At his turn, McCain glossed over any tax on employers' health care plans, a key attack-point by Obama, but did stress the $5,000 deductible credit offered towards insurance, allowing people to supplement, compliment or replace their current coverage. He also talked about state insurance regulation and how he'd do away with it so insurance companies will be forced to compete across state lines, something controversial, but theoretically promising.
So what's the net gain here? Both have policies that read very well for the average income American, but each has hidden clauses, and we're left until next week (or a search on Wikipedia) to find out what they are. I wasn't satisfied with Obama's answer, because he denied what he was offering was really a massive expansion of government spending and insurance interaction, and when has increased government in our personal lives every been that good? God love him, but McCain didn't defend the tax portion of his plan, which is a new revenue stream, and why it netted out ahead for the consumer (if it did).
So that was a failing that needs to be addressed next week.
Where do they turn now?
According to Gallup, McCain is down 11 points (52 vs 41). Look at Rasmussen, and the situation is a little better (51 v 45) and Zogby is even rosier (47 v 45), but RCP's average has Obama up well over five points.
"Despair" is the word I use when talking to McCain supporters. Obama has a dozen days of positive polling numbers and a terrific spread for most of that. Coming back, it's climbing uphill while greased up, drunk and chained to a few ranting partisans.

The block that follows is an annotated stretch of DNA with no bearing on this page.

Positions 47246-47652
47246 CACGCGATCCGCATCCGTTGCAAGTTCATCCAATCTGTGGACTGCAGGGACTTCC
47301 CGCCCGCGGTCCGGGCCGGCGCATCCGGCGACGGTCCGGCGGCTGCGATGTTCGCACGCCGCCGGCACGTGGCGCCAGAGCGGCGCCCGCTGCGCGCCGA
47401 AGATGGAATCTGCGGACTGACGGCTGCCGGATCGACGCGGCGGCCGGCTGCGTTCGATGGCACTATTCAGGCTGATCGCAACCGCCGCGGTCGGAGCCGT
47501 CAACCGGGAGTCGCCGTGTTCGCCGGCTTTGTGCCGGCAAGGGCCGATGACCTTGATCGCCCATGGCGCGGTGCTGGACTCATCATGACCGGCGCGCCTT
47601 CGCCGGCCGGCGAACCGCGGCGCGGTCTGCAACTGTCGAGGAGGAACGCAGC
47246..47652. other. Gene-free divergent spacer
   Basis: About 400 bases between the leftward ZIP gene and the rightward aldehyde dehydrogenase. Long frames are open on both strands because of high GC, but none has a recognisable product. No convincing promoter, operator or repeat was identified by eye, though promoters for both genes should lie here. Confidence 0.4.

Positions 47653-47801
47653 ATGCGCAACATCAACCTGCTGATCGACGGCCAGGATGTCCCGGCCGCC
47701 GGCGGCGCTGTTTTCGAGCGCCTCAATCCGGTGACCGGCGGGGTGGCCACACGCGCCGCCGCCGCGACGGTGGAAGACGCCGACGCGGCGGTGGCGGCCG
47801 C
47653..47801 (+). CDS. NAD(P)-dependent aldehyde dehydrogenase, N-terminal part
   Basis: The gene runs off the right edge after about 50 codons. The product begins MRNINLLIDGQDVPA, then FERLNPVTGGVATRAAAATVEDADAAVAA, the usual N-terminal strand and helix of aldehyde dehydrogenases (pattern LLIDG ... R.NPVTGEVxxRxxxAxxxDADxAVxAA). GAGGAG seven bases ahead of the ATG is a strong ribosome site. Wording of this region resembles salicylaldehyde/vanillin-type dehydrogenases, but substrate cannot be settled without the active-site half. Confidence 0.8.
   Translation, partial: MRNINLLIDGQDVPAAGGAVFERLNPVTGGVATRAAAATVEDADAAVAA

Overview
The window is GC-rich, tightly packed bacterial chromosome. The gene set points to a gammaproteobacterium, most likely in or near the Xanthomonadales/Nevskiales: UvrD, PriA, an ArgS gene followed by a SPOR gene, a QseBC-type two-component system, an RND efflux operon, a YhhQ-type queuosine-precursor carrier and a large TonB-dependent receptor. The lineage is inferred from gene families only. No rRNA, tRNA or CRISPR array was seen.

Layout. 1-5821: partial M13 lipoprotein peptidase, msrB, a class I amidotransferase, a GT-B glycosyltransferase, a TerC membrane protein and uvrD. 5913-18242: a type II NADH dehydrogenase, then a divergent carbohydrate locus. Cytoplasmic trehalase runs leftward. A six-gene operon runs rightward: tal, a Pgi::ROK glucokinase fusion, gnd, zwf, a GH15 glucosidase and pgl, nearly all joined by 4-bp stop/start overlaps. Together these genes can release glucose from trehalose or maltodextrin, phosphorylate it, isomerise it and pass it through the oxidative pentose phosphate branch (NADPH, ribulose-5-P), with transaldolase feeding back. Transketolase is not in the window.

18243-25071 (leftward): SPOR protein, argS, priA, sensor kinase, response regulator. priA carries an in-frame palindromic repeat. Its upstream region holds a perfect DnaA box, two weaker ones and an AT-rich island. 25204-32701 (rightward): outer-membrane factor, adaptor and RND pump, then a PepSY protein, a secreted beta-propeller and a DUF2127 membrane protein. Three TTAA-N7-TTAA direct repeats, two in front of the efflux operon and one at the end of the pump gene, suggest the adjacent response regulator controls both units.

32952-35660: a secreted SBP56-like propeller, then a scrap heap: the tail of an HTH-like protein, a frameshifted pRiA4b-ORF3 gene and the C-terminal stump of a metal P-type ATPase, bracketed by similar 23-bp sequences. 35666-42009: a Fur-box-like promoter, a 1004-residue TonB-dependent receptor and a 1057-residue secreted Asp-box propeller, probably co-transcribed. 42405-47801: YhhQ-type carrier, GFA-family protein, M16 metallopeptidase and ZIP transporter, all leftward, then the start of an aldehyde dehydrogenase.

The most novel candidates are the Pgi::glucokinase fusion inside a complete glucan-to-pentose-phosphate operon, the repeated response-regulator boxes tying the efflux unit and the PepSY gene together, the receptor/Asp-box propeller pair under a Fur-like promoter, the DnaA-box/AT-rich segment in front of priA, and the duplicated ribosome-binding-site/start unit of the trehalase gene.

McCain didn't mention William Ayres, unrepentant radical/domestic terrorist, radical Rev. Jeremiah Wright or Tony Rezko, the unholy trinity in Obama's past. If he is sincere about winning, he has to swallow his ethical objections and start telling America that not only is Obama inexperienced, he has past associations (not including the Fannie Mae tie) that should preclude him from the Oval Office, dangerous associations with people whose views are not only out-of-step with "middle America," but even most liberals.
Sarah Palin has been going after the Obama-Ayers connection, and the media is slowly picking up on it. Watch this topic.
Comfortably in the lead, at least a few points outside the margin of error in polls, Obama needs to play defense and limit his negativity. Barring any "October surprise" regarding terrorism (or massive, Republican-backed economic recovery), Obama can rest easily knowing that he doesn't have anything to do him active damage beyond his control. Bringing up the Keating Five scandal won't help him, because McCain has been relatively forthwith about it. With the proper ad campaign, tailored to link Bush and McCain even more, while stressing his economic plan, the odds are stacked for him to walk away with a bigger victory than Bush in 2004.
Next Wednesday is the final debate, another standard podium affair. It'll cover domestic issues and the economy, so look for fireworks and hard proposals.
I'll be back before then if there's a reason.
By the by, if anyone out there wants to write "The Case for Obama," let me know. I'd like a last-week binge of opinion, including pieces pro-Obama as well as McCain.